Austin police give update on camping ban enforcement

Austin police are now expected to fully enforce the ban on camping in public.

Tuesday, interim Chief Joseph Chacon provided more information about how the final phase of that enforcement effort is going. Chacon said so far police have visited 86 homeless campsites in the city. Their goal is to connect as many people living on the streets to housing as they can.

Tuesday, cleanup crews worked around the tents at West Gate Boulevard and US 290. Those who call the area under the highway home watched as workers piled items left behind inside of dumpsters ready to haul it away.

"I’ve been through a lot this year. I’ve been through an awful lot," said Sean Desilets who said he has been sleeping under the overpass since being removed from a medical facility. "I think that they should treat us like human beings and talk to us like we’re human."

The homeless community on West Gate Boulevard knows their time under the highway is limited. Police officers enforcing the Prop B camping ban, which was recently voted into law, will soon ask them to leave.

"We’re making it out to about 10 to 20 individual sites per week," said Chacon.

The final phase of Prop B enforcement, which includes arrests if a person still refuses to leave after being cited, started Sunday. As of last week, officers had given out 572 warnings and 24 citations.

"We have not had to make any custody arrests yet," Chacon said.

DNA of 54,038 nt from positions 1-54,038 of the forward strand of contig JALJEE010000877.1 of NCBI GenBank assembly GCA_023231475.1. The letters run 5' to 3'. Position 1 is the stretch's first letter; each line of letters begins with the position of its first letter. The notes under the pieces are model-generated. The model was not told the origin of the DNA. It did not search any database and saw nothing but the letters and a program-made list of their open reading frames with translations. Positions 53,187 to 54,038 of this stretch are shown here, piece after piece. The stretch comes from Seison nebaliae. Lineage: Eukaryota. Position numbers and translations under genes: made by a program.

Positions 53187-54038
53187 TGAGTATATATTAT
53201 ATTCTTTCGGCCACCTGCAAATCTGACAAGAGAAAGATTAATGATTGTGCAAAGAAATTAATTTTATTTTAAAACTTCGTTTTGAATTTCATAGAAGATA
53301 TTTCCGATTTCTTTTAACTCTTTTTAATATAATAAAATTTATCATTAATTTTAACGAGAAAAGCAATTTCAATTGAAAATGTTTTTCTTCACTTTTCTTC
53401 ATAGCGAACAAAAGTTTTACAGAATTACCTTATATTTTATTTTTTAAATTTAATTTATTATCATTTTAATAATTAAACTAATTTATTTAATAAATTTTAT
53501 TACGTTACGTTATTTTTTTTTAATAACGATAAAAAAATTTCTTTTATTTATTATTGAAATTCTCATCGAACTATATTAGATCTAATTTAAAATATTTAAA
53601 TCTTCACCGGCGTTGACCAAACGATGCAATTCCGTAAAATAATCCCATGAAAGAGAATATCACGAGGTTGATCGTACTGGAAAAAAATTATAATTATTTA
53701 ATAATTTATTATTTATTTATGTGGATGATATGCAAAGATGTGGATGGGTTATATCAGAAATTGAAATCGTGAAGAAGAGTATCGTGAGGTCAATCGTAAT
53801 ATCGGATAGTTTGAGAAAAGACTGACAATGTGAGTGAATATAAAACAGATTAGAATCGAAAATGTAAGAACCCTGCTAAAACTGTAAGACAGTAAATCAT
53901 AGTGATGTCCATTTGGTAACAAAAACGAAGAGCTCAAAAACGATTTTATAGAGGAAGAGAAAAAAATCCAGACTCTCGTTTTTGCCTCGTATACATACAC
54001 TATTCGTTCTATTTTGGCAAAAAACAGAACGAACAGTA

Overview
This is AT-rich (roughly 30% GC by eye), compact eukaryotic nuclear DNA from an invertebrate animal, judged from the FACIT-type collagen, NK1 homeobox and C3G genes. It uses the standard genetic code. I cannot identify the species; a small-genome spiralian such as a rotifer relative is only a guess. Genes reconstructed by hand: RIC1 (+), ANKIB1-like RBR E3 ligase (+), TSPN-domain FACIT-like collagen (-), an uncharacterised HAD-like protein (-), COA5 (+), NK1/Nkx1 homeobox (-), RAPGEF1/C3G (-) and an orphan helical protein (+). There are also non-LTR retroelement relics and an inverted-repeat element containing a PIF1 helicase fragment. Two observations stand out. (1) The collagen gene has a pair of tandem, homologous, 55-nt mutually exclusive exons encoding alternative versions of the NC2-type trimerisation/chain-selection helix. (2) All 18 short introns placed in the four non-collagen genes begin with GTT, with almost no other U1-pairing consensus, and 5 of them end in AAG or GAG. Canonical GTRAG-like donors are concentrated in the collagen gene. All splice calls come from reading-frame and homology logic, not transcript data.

About 610 people contacted by law enforcement agreed to be surveyed, according to the chief. Just under half completed housing assessments or were connected with organizations or veterans affairs. Those with nowhere to turn were told about shelters or temporary housing options.

"We also have our two designated places in the city where people are allowed to camp, McKinney Falls State Park as well as Emma Long Park, and that information is passed along as well," said Chacon.

The police chief said officers will attempt to make necessary arrests during the hours Downtown Austin Community Court is open. That way those taken into custody will go straight to court to meet with a judge and get connected to resources, instead of being put in jail.

Austin’s HEAL initiative has simultaneously helped to identify members of the homeless community to find them temporary or long-term housing.

The city’s homeless strategy officer said it’s obvious that encampments are moving around more since Prop B enforcement started, but it’s not yet clear if people are moving to specific areas, like parks.

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